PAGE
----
This is also the first PG to feature a pre-formed core joint structure ala the Real Grade line. Quite a few folks have asked me about the durability as the RG frames have a dubious reputation. So far, so good. Arms move just fine, hold the shield and rifle just fine. The legs however are very stiff. I need to hold them firmly to move either the upper or lower sections at a time. Thus I feel like most of my poses so far have been very stiff looking. When I tried to bend the leg at the knee when it was just the pre-molded part I felt like something was going to break. It’s only after the first bits of inner frame support were added did I feel comfortable. But even then, as the truss details bind left/right pieces together, I could feel the legs starting to pull a part on me. 

I don’t have much to say about the design. It’s good, better than the new 1/1 statue which I’m surprised this didn’t follow. There’s a ton of detail both on the armor and the inner frame, plus a lot of parts where the frame is visible underneath. That’s before the copious, and dare I say, over the top opening mechanism. As I sit here, taking in this kit, all I can think about how great this will look painted. It looks good out of the box, sure, but a proper paint job will make this thing shine. And not just the same ol’ colours. G3, Char’s (maybe add more gold to the frame to replace the chrome), pastel/faded blues/red, oh I can’t wait to be jealous of what folks put together. Sorry Unleashed, I just have too large of a backlog as is.


The Unleashed comes with four sheets of very different stickers. The first two are your typical clear detail markings, and then the foil backed ones you see for eyes and the main sensors. Next you have what Bandai is calling 3D stickers or some such nonsense. It’s basically a metallic backed sticker with a thin clear vernier. This results in a smoother, some would say depthful, look. These are only red and green, outside of the main sensors they’re just detail markings for the outer armor.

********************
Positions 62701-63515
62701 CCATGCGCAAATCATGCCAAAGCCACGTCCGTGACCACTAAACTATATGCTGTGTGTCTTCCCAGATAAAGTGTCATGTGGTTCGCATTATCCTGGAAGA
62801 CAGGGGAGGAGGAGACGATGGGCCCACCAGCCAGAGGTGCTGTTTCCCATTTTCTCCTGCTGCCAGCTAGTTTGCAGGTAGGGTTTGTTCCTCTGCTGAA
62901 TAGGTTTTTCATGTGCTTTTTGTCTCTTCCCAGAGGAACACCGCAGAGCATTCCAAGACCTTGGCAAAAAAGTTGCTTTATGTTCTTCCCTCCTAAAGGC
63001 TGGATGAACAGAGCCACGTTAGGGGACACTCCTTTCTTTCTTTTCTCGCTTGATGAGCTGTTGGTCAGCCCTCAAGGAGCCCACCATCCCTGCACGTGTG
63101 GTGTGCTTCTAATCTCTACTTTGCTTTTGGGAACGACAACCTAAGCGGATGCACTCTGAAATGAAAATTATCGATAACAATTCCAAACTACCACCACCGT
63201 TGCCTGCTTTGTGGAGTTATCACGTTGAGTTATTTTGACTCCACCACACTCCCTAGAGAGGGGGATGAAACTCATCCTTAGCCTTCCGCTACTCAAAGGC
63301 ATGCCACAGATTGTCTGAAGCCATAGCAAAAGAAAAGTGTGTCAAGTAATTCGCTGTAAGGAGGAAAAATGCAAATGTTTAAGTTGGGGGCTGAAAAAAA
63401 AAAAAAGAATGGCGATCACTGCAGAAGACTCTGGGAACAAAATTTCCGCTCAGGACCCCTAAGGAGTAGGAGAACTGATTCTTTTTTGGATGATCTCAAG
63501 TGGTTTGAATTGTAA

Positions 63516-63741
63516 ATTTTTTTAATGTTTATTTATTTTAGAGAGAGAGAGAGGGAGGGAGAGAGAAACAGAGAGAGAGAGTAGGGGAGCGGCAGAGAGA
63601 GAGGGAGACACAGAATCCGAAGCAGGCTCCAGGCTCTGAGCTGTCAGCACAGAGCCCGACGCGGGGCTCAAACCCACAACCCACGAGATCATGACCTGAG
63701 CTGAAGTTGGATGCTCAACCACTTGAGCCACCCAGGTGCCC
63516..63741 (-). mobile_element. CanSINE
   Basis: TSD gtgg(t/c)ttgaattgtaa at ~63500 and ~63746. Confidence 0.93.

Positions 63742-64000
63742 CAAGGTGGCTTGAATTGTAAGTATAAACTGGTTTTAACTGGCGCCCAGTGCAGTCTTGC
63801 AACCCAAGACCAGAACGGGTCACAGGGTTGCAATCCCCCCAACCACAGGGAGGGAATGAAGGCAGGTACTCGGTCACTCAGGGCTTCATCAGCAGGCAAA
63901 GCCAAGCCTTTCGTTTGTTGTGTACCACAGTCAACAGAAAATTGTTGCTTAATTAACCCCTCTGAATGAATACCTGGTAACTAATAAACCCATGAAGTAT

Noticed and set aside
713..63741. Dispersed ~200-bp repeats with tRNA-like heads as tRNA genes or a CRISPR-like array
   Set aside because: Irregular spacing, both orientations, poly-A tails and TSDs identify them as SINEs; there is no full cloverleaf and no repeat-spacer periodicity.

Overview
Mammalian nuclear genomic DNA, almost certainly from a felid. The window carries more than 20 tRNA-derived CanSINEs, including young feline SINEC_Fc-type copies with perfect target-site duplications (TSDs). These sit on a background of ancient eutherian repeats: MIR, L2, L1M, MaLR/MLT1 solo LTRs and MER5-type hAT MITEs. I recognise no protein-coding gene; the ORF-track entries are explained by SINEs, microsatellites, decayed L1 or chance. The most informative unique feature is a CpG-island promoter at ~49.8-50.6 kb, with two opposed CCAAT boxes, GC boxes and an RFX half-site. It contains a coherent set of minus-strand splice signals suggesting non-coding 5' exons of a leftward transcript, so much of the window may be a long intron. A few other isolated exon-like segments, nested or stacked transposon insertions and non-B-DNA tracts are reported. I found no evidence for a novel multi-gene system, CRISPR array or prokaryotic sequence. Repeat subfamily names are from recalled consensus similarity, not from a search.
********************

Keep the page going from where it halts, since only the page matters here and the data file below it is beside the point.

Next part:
The last kind of sticker is actually a sheet of photo etched metal details. If you’ve built a kit with photo etched before you know that A) they look awesome B) they’re a pain in the ass to glue onto a kit. Bandai has made life so much easier by having one side be adhesive. Just peel off, stick on, and Bob’s your uncle. For the most part they fit stick well, but some parts have more surface area for adhesion than others. Sorry, no decals. 


The Good

As much as I think the “Phases” of this kit are marketing bullshit, I like the approach. There are really 3 phases instead of the 5 that Bandai claims. Phase 1: You build the frame. Phase 2: You add silver details to the frame. Phase 3: You add the outer armor. Short, sweet, and to the point. Each gives you a natural stopping point to step back and admire the kit. It also helps break up the build into manageable chunks. Between this, my next comment, and the highly depthful instruction manual make this the most accessible Perfect Grade kit ever.